Working with addressable LED strips, we’ve found that the extra components required to communicate with and power them complicate designs and limit the options for how they can be used. Each chipset requires its own special protocol and supporting hardware components. This is where the AllPixel comes in. Think of it as a video card for your LED strips.
AllPixel – USB Interface For All Your LED Needs - [Link]
The FT600 and FT601 are both USB 3.0 to FIFO interface chips supporting the USB 3.0 Super Speed (5 Gb/s) and USB 2.0 High Speed (480 Mb/s) data transfer standards. The FT600Q has a 16-bit wide FIFO bus interface and comes in a 56-pin QFN package while the FT601Q uses a 32-bit wide FIFO interface, packaged in a 76-pin QFN outline. The FT601 and FT600 support both the single-in and single-out 245 FIFO interfacing standard and the multi-channel FIFO mode which can handle a total of 8 channels (4 INs and 4 OUTs). The FIFO interface can support multi-voltage I/O (1.8 V, 2.5 V or 3.3 V) and an operating frequency of 66.67 MHz or 100 MHz (100 MHz only for 2.5 V and 3.3 V).
FTDI Launch USB 3.0 Chip - [Link]
High power of the UDOO “asks” for usage. One of many occasions to make it is to use various available periphery thus gaining a truly universal platform.
Favorite powerful embedded SBC called UDOO (S975-G000-2100-C2) already found many fans. Maybe also because of its compatibility with the Arduino Due platform (hardware and software) and mainly, it´s possible to connect it with various accessories. Thanks to a wide range of interfaces (USB, Ethernet, bluetooth, WiFi, …) is a connection of periphery flawless, what´s also a case of the 5MPx camera (autofocus).
Despite miniature dimensions this camera provides very decent resolution and speed – for example VGA (640×480) @90fps or 1080p @30fps, or QSXGA (2592×1944) @15fps. Also beneficial is recording of a video in a full 70°field of view (FOV).For a practical usage and application development with UDOO also serves the „Starter kit EU” containing an adapter for the third USB, RTC battery holder, HDMI cable with the UDOO logo, USB/ Micro USB Type B cable, SATA power supply cable, power supply adapter and an 8 GB micro SD card.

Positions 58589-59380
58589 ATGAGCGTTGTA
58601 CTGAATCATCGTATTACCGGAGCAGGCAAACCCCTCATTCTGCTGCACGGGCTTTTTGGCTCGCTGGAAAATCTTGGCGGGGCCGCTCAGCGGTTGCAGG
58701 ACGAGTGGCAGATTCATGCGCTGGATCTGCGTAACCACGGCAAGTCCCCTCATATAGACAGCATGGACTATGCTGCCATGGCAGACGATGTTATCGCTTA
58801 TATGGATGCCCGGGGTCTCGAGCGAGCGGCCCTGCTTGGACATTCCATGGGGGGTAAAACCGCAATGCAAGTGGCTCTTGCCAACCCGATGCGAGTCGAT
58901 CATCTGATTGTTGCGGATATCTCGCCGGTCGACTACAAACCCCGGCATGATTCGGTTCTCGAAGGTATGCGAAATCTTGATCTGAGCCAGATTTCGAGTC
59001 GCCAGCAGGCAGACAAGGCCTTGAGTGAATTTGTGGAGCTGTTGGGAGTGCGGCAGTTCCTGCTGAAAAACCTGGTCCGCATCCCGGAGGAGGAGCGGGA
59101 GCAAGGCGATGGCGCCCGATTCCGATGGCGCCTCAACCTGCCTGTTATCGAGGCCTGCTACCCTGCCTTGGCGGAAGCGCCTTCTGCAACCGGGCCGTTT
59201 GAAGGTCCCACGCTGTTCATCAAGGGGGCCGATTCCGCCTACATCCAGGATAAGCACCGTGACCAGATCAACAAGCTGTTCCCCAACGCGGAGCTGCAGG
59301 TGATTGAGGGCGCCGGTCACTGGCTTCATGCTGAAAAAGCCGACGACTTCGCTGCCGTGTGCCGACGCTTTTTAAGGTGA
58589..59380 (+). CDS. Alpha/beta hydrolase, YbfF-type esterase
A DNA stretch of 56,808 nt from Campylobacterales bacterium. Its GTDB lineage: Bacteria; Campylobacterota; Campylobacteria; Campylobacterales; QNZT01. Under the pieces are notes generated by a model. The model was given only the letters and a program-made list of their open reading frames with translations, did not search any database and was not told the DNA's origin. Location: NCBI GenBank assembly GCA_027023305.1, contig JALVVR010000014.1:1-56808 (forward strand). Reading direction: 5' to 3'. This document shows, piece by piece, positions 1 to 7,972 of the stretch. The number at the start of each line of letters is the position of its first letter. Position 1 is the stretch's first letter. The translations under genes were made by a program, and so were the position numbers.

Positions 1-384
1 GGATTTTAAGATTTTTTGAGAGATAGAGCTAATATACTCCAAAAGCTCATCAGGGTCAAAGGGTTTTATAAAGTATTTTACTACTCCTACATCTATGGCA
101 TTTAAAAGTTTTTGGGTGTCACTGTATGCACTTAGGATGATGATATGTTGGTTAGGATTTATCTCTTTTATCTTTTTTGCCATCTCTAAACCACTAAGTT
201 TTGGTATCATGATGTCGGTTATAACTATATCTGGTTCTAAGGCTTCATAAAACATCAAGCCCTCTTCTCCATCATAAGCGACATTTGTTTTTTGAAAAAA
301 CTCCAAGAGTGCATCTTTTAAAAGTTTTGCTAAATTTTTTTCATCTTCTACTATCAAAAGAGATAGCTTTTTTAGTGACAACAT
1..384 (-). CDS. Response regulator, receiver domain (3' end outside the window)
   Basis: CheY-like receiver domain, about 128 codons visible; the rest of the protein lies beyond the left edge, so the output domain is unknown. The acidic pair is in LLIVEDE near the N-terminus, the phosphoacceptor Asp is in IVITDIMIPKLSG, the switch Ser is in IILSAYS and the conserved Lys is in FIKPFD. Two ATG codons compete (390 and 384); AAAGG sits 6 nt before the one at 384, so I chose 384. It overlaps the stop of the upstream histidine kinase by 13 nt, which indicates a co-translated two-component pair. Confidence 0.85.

Perhaps the biggest “attraction” is the spacious 7“ display KIT LCD 7”–Touch 800×480 px RGB with a capacitive touch panel. By connecting of this display with the UDOO microcomputer, we get a ready-made platform usable to control various processes, with a power, which easily suits to majority of applications. Detailed information about the UDOO can be found in our article: Do you want a microcomputer which will „handle everything“?.
High power of the UDOO “asks” for usage - [Link]
RaysHobby build a project called RFToy:
it’s an Arduino-compatible microcontroller board for interfacing with radio frequency (RF) modules, such as the popular 433/315MHz transmitter/receiver, and the nRF24L01 transceiver. The RFToy has a built-in ATmega328, USB-serial converter (CH340G), 128×64 OLED display, three buttons, and a coin battery holder. Programming is done in Arduino through the on-board mini-USB port. It has three sets of pin headers to directly fit RF modules, and an audio jack to output RF receiver signals to a computer’s sound card. Using RFToy you can build a variety of projects involving RF modules, such as remote control and wireless sensors.
Introducing RFToy, an Arduino-compatible gadget for radio frequency modules - [Link]